Afterwards, I (Roland Dürre) will give you the definition of Barcamp and also tell you why such an “anti-conference” is so much better for sharing knowledge and developing and applying new insights than the common classic formats. And I will use PM-Camp as an example to demonstrate all the things you can achieve if you share knowledge and “communicate with each other”.

After the short presentations by Jörg and yours truly, we will discuss what has been presented. Perhaps in the form of a FishBowl.

This is how we want to advertise our January 2016 AktMobCmp. All colleagues of the “Agenda-21 organizations” in the district of Munich will receive personal invitations. But we also welcome all other persons interested in “Agile Mobility in Everyday Life” and who wish to think of and act towards a future that is worth living in. That means that you, too, are invited. And it would make us especially happy if persons from the media were to find their way to our event.

Participation at the preliminary event for AktMobCmp is free of charge. All participants are welcome and we would appreciate it if you send a short E-Mail confirming that we might expect you. Because if there are not enough seats available at the meeting hall of the “Agenda 21”, we will move to another location. One which can easily be reached on foot from the meeting hall. Naturally, we will notify you in advance if such a change of location has become necessary.

(Translated by EG)

Roland Dürre
Friday September 18th, 2015

”Living/Loving Complexity” – Session at #PMCampBER

Here is my report on the session I triggered off with Maik (Maik Pfingsten) on Saturday, the second day – which was practically the end – of the Berlin PM Camp #PPMCampBER.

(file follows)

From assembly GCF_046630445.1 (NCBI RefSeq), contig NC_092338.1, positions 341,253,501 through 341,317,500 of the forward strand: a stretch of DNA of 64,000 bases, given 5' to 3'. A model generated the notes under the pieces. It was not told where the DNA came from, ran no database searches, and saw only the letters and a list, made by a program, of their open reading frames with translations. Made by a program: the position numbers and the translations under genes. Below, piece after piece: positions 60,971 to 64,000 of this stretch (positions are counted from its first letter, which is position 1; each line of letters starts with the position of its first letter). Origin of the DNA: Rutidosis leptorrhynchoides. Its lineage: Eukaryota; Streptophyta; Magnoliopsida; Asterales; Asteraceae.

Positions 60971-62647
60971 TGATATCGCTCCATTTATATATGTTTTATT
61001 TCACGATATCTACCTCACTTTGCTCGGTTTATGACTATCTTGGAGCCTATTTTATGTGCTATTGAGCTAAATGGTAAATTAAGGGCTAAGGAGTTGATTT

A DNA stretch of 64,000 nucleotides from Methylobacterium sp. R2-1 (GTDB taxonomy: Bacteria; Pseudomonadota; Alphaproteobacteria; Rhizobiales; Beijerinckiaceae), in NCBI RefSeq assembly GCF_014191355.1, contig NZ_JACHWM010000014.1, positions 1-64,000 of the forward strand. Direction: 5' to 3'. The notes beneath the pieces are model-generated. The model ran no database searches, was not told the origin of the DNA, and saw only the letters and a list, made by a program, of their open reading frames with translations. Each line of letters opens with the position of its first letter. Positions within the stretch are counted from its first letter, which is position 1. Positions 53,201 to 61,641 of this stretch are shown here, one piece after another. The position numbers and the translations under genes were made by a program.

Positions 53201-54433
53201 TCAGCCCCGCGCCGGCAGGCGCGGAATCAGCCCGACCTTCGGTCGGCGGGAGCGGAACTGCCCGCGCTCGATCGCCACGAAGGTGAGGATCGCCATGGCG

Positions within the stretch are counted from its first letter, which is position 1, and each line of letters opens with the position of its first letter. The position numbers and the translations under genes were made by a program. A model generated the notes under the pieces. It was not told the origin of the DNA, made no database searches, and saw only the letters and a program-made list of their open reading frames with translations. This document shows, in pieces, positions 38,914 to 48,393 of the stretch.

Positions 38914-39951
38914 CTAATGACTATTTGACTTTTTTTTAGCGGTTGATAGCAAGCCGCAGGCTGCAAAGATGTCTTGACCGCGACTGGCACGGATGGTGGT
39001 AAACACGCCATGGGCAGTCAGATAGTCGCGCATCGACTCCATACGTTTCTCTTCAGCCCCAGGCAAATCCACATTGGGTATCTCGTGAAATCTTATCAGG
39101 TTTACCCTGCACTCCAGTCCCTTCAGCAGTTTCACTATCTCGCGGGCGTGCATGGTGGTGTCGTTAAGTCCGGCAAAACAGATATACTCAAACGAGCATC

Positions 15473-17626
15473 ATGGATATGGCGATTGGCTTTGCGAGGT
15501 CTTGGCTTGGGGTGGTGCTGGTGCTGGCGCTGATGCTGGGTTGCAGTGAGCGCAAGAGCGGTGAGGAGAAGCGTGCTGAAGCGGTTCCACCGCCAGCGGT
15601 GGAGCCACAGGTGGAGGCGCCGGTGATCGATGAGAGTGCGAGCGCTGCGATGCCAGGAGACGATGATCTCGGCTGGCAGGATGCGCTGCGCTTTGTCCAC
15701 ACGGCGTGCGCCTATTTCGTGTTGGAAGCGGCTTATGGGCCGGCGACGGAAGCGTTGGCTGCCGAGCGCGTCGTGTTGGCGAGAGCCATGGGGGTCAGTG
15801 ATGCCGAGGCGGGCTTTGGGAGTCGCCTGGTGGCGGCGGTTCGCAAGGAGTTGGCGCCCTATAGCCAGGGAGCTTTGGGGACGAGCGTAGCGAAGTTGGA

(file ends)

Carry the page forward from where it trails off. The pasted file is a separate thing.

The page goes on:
It had been our intention to relate and discuss a few ideas to show how, even in a complex environment, you can manage to live content and successfully, both in your private and professional (business) life.

In order to show this, we developed a few theses:


As we see it, there is no absolute truth. To be sure, there are more “correct” and more “incorrect” ideas. But you should not use correct and incorrect as terms. Instead, you should see them metaphorical, meaning “goal-oriented”. Other than that, it seems to us that people often discuss certainties and totally forget that much they believe in is just a construct of their brains.

Complicated versus complex

I used to believe that all that is determined is also complicated. And that complexity starts where “determinedness” ends. Whenever the end was not predictable or describable as an algorithm, I used the term complexity. Others used the metaphors “dead” for the “complicated” and “alive” for “complex”. This means that organic chemistry can only always be complicated, whereas inorganic chemistry might well become complex.

Maik provided us with a very nice description of “complex” – from the viewpoint of a system engineer. He draws an axis of coordinates. The x-axis represents the complicatedness, the y-axis the change and dynamics. And the system will change more and more from complicated to complex as complicatedness and dynamics increase.